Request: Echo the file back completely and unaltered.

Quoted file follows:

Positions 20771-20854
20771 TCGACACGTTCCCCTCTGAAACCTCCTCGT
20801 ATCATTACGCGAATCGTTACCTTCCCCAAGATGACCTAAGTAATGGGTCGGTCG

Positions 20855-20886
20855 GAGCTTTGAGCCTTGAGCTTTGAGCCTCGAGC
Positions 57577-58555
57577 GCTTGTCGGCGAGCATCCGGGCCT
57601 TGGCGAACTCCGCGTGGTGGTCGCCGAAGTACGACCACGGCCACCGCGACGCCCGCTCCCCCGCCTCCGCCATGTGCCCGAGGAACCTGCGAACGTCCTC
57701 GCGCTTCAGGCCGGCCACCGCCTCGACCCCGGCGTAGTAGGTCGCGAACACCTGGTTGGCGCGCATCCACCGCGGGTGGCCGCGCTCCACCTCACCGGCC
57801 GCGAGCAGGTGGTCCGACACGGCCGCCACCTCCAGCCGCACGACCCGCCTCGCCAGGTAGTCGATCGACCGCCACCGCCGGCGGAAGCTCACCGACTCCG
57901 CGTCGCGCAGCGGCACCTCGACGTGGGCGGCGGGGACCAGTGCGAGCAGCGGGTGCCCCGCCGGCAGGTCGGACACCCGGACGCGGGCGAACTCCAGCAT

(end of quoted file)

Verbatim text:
Positions 20771-20854
20771 TCGACACGTTCCCCTCTGAAACCTCCTCGT
20801 ATCATTACGCGAATCGTTACCTTCCCCAAGATGACCTAAGTAATGGGTCGGTCG

Positions 20855-20886
20855 GAGCTTTGAGCCTTGAGCTTTGAGCCTCGAGC
Positions 57577-58555
57577 GCTTGTCGGCGAGCATCCGGGCCT
57601 TGGCGAACTCCGCGTGGTGGTCGCCGAAGTACGACCACGGCCACCGCGACGCCCGCTCCCCCGCCTCCGCCATGTGCCCGAGGAACCTGCGAACGTCCTC
57701 GCGCTTCAGGCCGGCCACCGCCTCGACCCCGGCGTAGTAGGTCGCGAACACCTGGTTGGCGCGCATCCACCGCGGGTGGCCGCGCTCCACCTCACCGGCC
57801 GCGAGCAGGTGGTCCGACACGGCCGCCACCTCCAGCCGCACGACCCGCCTCGCCAGGTAGTCGATCGACCGCCACCGCCGGCGGAAGCTCACCGACTCCG
57901 CGTCGCGCAGCGGCACCTCGACGTGGGCGGCGGGGACCAGTGCGAGCAGCGGGTGCCCCGCCGGCAGGTCGGACACCCGGACGCGGGCGAACTCCAGCAT